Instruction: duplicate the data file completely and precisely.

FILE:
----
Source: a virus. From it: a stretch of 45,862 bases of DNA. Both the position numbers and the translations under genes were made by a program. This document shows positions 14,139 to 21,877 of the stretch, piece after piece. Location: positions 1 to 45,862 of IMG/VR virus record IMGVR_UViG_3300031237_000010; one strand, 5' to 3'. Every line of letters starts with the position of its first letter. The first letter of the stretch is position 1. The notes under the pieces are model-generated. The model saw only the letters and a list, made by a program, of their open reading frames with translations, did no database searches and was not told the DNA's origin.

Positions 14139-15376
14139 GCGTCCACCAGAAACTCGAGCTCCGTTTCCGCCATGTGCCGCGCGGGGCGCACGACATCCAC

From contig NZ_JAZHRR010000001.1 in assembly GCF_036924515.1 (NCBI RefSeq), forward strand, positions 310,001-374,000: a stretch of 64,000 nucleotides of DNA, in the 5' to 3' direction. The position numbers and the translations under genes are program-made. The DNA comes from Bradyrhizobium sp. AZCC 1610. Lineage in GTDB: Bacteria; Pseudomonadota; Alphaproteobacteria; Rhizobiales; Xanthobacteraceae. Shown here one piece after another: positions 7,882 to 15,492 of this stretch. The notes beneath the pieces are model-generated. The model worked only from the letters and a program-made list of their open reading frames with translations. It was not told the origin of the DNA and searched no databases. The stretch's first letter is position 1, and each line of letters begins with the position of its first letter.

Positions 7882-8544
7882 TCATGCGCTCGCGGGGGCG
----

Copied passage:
Source: a virus. From it: a stretch of 45,862 bases of DNA. Both the position numbers and the translations under genes were made by a program. This document shows positions 14,139 to 21,877 of the stretch, piece after piece. Location: positions 1 to 45,862 of IMG/VR virus record IMGVR_UViG_3300031237_000010; one strand, 5' to 3'. Every line of letters starts with the position of its first letter. The first letter of the stretch is position 1. The notes under the pieces are model-generated. The model saw only the letters and a list, made by a program, of their open reading frames with translations, did no database searches and was not told the DNA's origin.

Positions 14139-15376
14139 GCGTCCACCAGAAACTCGAGCTCCGTTTCCGCCATGTGCCGCGCGGGGCGCACGACATCCAC

From contig NZ_JAZHRR010000001.1 in assembly GCF_036924515.1 (NCBI RefSeq), forward strand, positions 310,001-374,000: a stretch of 64,000 nucleotides of DNA, in the 5' to 3' direction. The position numbers and the translations under genes are program-made. The DNA comes from Bradyrhizobium sp. AZCC 1610. Lineage in GTDB: Bacteria; Pseudomonadota; Alphaproteobacteria; Rhizobiales; Xanthobacteraceae. Shown here one piece after another: positions 7,882 to 15,492 of this stretch. The notes beneath the pieces are model-generated. The model worked only from the letters and a program-made list of their open reading frames with translations. It was not told the origin of the DNA and searched no databases. The stretch's first letter is position 1, and each line of letters begins with the position of its first letter.

Positions 7882-8544
7882 TCATGCGCTCGCGGGGGCG